The Doomsday Clock is an internationally recognized design that conveys how close we are to destroying our civilization with dangerous technologies of our own making. First and foremost among these are nuclear weapons, but the dangers include climate-changing technologies, emerging... Read More
Do you think the hands of the Doomsday Clock should be closer to or farther from midnight?
Mtonga, a medical doctor, is co-president of International Physicians for the Prevention of Nuclear War and is a member of the international steering group of the International Campaign to Abolish Nuclear Weapons. He cofounded the Zambia Campaign to Ban Landmines, is a member of the governance boards of the International Campaign to Ban Landmines and the Cluster Munition Coalition, and advises numerous international organizations on both landmines and small arms. He has collaborated with the World Health Organization's initiatives on injury prevention and on the global burden of disease and violence. He speaks and writes widely on development, violence, and war prevention from a public health perspective. He completed his medical studies at the University of Zambia in 1994.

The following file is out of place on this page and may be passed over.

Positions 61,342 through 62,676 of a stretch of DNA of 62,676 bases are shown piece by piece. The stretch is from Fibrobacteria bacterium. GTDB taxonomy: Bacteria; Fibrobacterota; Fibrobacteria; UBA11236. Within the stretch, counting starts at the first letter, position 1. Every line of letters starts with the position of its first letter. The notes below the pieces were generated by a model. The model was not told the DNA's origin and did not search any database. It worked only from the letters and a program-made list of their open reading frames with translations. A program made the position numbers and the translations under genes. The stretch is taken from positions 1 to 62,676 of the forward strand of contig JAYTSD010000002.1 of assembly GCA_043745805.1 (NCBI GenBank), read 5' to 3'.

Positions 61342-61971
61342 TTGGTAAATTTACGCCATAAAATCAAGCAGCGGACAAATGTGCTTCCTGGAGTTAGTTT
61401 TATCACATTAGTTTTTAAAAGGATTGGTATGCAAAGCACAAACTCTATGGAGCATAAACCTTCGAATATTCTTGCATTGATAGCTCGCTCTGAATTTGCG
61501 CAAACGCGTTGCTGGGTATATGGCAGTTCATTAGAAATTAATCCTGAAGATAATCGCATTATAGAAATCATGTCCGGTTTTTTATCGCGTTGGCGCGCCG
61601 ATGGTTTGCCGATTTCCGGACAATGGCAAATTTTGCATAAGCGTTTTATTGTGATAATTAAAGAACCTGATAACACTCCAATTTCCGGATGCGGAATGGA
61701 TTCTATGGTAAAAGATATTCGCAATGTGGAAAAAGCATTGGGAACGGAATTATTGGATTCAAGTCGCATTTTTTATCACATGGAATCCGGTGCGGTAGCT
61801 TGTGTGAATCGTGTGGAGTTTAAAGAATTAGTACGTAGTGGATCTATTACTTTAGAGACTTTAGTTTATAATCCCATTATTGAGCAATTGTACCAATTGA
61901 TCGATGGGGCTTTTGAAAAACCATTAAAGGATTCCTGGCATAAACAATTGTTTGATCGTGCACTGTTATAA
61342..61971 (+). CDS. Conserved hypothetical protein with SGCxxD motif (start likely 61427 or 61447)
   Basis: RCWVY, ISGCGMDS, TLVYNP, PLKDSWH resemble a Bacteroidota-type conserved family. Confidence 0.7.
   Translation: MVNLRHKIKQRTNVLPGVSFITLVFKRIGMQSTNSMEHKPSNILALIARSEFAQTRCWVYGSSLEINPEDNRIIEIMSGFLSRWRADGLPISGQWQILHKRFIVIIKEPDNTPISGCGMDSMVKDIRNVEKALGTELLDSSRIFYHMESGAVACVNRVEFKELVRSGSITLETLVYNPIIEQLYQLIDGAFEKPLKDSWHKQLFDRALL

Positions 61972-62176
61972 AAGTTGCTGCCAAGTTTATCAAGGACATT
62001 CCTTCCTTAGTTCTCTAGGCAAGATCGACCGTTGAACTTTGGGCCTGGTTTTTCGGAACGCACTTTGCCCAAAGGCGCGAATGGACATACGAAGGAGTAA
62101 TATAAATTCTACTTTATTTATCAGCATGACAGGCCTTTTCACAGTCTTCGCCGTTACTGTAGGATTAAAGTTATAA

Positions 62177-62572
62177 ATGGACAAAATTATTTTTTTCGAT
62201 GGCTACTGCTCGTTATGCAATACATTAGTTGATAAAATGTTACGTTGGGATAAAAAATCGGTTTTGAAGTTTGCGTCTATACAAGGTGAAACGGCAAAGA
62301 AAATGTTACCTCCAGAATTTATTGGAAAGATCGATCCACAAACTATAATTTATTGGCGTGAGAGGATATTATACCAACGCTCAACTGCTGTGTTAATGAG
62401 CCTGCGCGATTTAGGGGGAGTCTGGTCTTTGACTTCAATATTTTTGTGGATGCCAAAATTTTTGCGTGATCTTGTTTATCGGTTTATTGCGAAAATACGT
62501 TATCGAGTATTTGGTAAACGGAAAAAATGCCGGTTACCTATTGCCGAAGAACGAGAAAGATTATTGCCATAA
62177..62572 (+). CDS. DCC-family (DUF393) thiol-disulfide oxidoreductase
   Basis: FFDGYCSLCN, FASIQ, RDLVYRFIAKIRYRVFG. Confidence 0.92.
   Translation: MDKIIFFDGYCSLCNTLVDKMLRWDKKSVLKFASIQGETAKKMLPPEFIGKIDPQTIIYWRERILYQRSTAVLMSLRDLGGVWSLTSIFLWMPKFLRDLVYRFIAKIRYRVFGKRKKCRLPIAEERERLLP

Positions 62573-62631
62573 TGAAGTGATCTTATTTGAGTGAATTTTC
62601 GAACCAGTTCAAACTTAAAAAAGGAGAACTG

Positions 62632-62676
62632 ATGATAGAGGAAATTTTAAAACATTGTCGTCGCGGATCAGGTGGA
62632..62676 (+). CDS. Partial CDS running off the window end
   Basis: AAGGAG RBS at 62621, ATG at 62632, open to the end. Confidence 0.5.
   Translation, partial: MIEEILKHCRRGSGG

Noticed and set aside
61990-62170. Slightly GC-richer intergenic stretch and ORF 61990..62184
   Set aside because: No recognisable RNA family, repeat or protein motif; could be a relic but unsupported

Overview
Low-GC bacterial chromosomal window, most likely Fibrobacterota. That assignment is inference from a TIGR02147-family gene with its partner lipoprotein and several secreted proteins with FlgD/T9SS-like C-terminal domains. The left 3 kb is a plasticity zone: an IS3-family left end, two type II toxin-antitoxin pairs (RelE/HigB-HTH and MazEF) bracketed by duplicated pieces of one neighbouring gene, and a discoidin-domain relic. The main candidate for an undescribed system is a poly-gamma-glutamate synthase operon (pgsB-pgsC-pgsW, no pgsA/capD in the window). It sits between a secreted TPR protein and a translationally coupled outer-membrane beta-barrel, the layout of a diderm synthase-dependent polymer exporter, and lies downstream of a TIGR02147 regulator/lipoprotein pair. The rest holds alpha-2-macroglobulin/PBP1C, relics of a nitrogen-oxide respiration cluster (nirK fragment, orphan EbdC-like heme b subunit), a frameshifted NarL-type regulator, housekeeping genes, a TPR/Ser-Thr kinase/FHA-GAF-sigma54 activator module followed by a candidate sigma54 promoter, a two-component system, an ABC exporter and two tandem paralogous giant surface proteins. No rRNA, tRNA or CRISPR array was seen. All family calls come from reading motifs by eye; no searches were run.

A nuclear detonation's aftermath would be ghastly. Mitigating the humanitarian disaster would stretch the resources of any nation. But what would a detonation mean for countries that struggle merely to feed their people? For nations where disaster preparedness is often an unaffordable luxury?
A nuclear detonation, says the author, would render efforts to achieve the Millennium Development Goals essentially useless in Africa; and African nations must take a leading role in the push for nuclear disarmament.